Archibald’s Adventures in Review – Gleaming the Puzzle Cube
When I was a youth growing up on the mean streets of the Valley in Southern California, riding skateboards was a rite of passage. My friends Brian Kelly, Marty McFly and Tony Hawk would begin our day long weekend rides before the sun came over the mountain tops. We’d grab onto the back of a truck headed down the freeway until we reached just the right curve where we could launch off and catch serious air. Sometimes we’d get as much as 20-30 feet off the ground. When we landed and picked up our hover boards, we knew we had travelled back to the future.
OK so none of the above is true, reality is I owned a Bruce Lee skateboard that my aunt bought me from a local department store. I was never able to ride more than five feet without falling on my face, but I wanted to be as cool as the kids who were able to ride the rails and jump off benches. Now I can relive my childhood desires of being a skater through the new iPhone game, Archibald’s Adventures from developer Rake in Grass.
You start out the game competing with a couple of your friends to see who can get the most air. During the conversation Archibald informs his buddies that there’s a very large ramp behind Professor Klumpfus’s Mansion. Of course Klumpfus is into all types of crazy experiments and it isn’t the safest location for children to be playing. Archibald proceeds down the ramp and directly into a sewage pipe that leads straight into the professor’s basement. Standing up directly in front of a large monitor Arch comes face to face with Klumpfus who informs him that all of his wild and crazy experiments have escaped and he is trapped. Archibald agrees to help out the Professor and the adventure begins.
The games controls consist of a directional pad and a bubble creation\destruction button. You control all movement with the directional pad that is located on the bottom left of the screen. On the bottom right of the screen is the, “bubble button.” Over the course of the game you will need to use a special creation of the professor’s referred to as, “matter.” This matter forms into the shape of a bubble that you move around the room triggering levers. This matter also has the ability to stick to the top of boxes which you than relocate around the room to assist Archibald through each level. There are a number of ways your bubble can be popped, creatures, spikes, and chemicals to name a few. You have an infinite amount of this matter, so there’s no real danger if it’s destroyed, just create another. You have the option to move the controls anywhere you prefer, but their current location is ideal.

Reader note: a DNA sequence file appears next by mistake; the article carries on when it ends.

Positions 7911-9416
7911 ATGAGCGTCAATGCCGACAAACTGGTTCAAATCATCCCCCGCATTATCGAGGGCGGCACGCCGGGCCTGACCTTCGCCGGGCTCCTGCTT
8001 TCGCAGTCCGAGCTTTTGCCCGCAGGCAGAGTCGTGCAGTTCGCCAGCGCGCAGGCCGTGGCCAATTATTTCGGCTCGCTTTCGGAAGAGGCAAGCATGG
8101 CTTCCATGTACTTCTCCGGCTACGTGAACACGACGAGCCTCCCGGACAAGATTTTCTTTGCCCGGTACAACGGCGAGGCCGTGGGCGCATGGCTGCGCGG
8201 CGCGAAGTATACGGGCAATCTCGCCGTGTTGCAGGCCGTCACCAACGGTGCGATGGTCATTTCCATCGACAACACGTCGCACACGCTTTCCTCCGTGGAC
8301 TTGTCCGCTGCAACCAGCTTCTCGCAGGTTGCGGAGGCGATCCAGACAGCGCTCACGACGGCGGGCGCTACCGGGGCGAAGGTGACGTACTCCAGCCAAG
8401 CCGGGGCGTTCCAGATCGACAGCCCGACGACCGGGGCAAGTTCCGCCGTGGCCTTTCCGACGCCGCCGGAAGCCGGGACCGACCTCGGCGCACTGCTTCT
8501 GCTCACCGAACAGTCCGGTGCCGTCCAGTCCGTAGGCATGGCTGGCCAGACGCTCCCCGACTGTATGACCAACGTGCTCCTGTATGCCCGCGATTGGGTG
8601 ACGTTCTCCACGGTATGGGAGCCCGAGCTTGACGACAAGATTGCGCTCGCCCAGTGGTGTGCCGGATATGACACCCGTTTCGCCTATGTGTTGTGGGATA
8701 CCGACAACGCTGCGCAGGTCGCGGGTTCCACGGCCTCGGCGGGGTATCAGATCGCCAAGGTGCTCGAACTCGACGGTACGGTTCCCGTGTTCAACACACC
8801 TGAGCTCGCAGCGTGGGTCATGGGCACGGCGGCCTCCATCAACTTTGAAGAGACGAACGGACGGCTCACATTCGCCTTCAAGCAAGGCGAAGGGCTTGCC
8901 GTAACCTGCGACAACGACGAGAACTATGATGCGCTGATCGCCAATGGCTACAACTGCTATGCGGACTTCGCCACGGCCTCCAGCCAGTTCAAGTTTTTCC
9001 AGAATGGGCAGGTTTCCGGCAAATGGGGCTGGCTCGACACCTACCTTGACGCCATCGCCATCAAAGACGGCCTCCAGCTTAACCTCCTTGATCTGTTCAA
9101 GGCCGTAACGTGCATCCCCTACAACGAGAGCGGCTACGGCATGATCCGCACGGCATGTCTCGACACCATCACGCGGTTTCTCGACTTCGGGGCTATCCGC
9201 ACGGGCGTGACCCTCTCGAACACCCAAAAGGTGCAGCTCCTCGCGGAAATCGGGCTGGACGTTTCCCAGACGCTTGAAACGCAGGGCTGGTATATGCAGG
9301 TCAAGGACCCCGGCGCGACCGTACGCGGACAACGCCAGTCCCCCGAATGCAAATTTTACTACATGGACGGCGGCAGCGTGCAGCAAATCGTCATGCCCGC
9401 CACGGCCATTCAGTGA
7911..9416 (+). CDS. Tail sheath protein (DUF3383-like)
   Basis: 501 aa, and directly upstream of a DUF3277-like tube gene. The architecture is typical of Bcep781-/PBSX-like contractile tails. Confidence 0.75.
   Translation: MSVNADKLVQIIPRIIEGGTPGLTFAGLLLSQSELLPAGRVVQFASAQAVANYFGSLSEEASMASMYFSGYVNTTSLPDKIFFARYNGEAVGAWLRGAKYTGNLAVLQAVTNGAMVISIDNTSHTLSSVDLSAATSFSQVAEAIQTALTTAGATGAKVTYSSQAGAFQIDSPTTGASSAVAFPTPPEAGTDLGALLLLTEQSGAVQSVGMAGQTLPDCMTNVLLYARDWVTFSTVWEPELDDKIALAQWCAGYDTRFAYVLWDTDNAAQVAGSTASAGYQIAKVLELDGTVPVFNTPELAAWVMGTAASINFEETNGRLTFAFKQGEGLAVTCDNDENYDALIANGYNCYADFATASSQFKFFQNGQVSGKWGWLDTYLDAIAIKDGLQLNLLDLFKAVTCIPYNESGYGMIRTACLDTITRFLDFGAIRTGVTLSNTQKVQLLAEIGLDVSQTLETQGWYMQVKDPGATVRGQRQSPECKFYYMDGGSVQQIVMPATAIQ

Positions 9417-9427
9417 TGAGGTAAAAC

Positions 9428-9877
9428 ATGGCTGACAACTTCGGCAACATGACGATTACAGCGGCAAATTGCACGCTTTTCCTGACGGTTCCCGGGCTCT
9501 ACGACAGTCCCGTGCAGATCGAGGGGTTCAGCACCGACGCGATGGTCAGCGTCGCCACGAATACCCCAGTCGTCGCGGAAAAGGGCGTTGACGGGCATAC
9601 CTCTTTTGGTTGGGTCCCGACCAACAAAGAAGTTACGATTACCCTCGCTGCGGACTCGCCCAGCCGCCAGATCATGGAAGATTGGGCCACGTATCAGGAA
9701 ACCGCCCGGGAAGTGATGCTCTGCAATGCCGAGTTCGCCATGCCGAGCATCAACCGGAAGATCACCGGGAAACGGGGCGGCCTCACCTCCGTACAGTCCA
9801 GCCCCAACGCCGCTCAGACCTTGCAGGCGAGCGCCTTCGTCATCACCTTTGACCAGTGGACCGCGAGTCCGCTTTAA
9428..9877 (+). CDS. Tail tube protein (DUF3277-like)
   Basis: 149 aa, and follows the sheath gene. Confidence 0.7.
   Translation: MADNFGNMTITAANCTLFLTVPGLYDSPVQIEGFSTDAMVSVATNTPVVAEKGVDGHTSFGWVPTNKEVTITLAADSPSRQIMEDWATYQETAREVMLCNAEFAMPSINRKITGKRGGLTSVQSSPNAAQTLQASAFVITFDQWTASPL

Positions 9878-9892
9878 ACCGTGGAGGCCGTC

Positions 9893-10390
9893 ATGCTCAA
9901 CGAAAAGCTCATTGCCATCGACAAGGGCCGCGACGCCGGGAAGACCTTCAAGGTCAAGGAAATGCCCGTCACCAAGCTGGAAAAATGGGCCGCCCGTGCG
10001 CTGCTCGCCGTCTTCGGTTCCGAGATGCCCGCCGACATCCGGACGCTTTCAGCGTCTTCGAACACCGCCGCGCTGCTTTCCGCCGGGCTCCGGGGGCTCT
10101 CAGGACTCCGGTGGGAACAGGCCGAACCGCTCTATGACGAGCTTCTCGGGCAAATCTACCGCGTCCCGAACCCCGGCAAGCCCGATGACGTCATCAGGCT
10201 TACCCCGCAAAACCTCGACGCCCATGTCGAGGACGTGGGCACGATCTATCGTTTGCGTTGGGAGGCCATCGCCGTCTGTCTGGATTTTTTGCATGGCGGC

There are a large variety of creature designs so you don’t feel as if you’re seeing the same few repeated through 163 levels. As you go through the game you start to feel you’re seeing the same architecture repeated. The design of the levels is outstanding, but you wish there was a larger variation to the rooms as you progress through them. Sound quality is excellent, from your skateboard to the professor’s computer terminals to the individual creatures. A lot of time was invested to make sure everything sounded unique.
This is a solid action puzzle game. The characters are likeable. Professor Klumpfus reminds you of Doc Brown from the Back to the Future series. Archibald’s a good kid who wants to help and gets to have fun with a few of the professor’s inventions. The puzzles are well designed and cause you to put your thinking cap on as the game progresses.
The game isn’t perfect. As I mentioned above, with 163 levels you begin to feel like the architecture repeats a little too often. You have an unlimited amount of the professor’s matter, but it’s easy to get it close to a creature or pushed into a spike by a fan causing it to burst, which results in you having to start over with a new bubble and begin the process again, as the levels increase in difficulty. There are the occasions where you get your player trapped. You either went too far and fell into a location you can’t get out of or you pinned yourself into a corner with a box and you can’t get free, causing you to start the level over. Being a puzzle game of trial and error, this can happen far too often and frustrate the player.
Those issues alone are not enough to keep this game down. I recommend you click over to the App Store and “Grab it.” Archibald’s Adventure is a game that will keep you busy using both your hands and mind for many hours of intelligent fun.
|Title:||Archibald’s Adventures (v1.3)||Developer:||Rake in Grass|
|Price:||$4.99||App Size:||6.8 MB|